These days the news is full of high speed rail links but what about the old days?

At one time the motorways were the packhorse routes, which have mostly been built over. We are lucky in our region that some still survive including this one between Hebden Bridge and Heptonstall.

From the social centre cross the road and follow a track through houses on the right and with open fields to the left. approach the substantial church tower and follow the circular stack around the churchyard.

The ruins are of the Church of St Thomas à Becket dating to 1260 and the path around it and its Victorian replacement are lined with gravestones.

From the churches, return to the only gate and turn sharp left. Among the row of old cottages is Heptonstall Grammar School, now a museum.

Follow the narrow paved track beneath the Great North Gate to reach the main road through the village.

At the 18th century Cross Inn turn left and follow the steep and narrow road up through Heptonstall with its 18th century weavers’ cottages and the old village water pump on the left, close to St Iver Street. After about ¼ mile look for a sign to the right indicating an old packhorse track.

Turn right and descend this paved track into the village.

This leads to the historic Wesleyan chapel, often called the Heptonstall Octagon because of its shape, completed in 1764. It is still used for worship and is the oldest functioning Wesleyan chapel in the world. From the chapel follow the cobbled road to the village and approach the Cross Inn on the right. Turn left and descend the steep road to reach the minor road linking Hebden Bridge and Burnley.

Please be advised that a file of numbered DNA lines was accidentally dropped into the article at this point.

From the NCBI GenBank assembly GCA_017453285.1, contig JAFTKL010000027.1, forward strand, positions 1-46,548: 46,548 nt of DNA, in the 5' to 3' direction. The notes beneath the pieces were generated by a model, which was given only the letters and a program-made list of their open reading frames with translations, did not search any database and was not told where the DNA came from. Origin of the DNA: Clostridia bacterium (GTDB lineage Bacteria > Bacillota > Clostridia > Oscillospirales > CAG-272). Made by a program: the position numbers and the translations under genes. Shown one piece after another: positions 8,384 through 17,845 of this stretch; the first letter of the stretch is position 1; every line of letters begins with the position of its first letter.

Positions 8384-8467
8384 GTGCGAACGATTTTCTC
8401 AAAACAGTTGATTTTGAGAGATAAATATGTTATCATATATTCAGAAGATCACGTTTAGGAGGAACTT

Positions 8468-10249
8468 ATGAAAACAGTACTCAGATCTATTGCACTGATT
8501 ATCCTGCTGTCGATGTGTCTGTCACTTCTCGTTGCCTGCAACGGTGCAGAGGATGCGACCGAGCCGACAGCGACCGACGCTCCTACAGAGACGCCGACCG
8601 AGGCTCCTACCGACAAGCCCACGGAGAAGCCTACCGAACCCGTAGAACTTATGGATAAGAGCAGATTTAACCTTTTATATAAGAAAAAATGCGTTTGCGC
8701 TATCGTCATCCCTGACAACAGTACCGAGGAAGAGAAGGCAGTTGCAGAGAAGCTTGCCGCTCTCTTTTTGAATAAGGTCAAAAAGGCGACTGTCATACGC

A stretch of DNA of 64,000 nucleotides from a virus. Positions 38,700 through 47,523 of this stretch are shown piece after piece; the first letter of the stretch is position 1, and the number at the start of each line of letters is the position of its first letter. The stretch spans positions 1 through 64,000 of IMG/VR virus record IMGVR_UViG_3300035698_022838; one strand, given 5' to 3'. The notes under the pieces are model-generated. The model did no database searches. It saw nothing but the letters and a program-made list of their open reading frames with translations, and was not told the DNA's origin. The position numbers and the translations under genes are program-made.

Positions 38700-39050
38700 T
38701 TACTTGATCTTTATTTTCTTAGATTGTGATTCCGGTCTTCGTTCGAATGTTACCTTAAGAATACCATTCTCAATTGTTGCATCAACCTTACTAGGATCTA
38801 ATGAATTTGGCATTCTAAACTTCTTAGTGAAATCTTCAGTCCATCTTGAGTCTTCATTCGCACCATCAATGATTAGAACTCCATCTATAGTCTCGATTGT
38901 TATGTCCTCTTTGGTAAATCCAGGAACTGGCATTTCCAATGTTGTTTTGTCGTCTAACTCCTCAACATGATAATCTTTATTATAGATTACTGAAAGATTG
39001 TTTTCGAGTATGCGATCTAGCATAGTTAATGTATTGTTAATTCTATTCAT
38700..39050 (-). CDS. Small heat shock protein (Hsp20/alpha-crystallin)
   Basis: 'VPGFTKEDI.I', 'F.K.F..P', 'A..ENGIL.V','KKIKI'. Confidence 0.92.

Turn right but only for about 30 yards.

Look out for a left turn at Lee Mount. Descend the steep track which is the old packhorse route. Follow Moss Lane towards Hebden Bridge.

Turn sharp right along a narrow road which leads to the main A646 linking Todmorden with Halifax. Turn left and follow the main street towards Halifax.

The Information Centre is situated next to the wharf of the Rochdale Canal which opened in 1804. From the wharf retrace the route for about 200 yards to reach a street on the right. After about another 200 yards pass a pay and display car park on the left which is close to the Packhorse Bridge.

Turn left and cross the substantial pedestrianised packhorse bridge which spans Hebden Water. Look for the Hole in the Wall pub to the right. A sign indicates Heptonstall (½ mile). Climb the cobbled causeway known as the Buttress.

Continue to ascend to the Burnley to Hebden Bridge road. Turn left and follow the signs through Heptonstall to the car park and the starting point.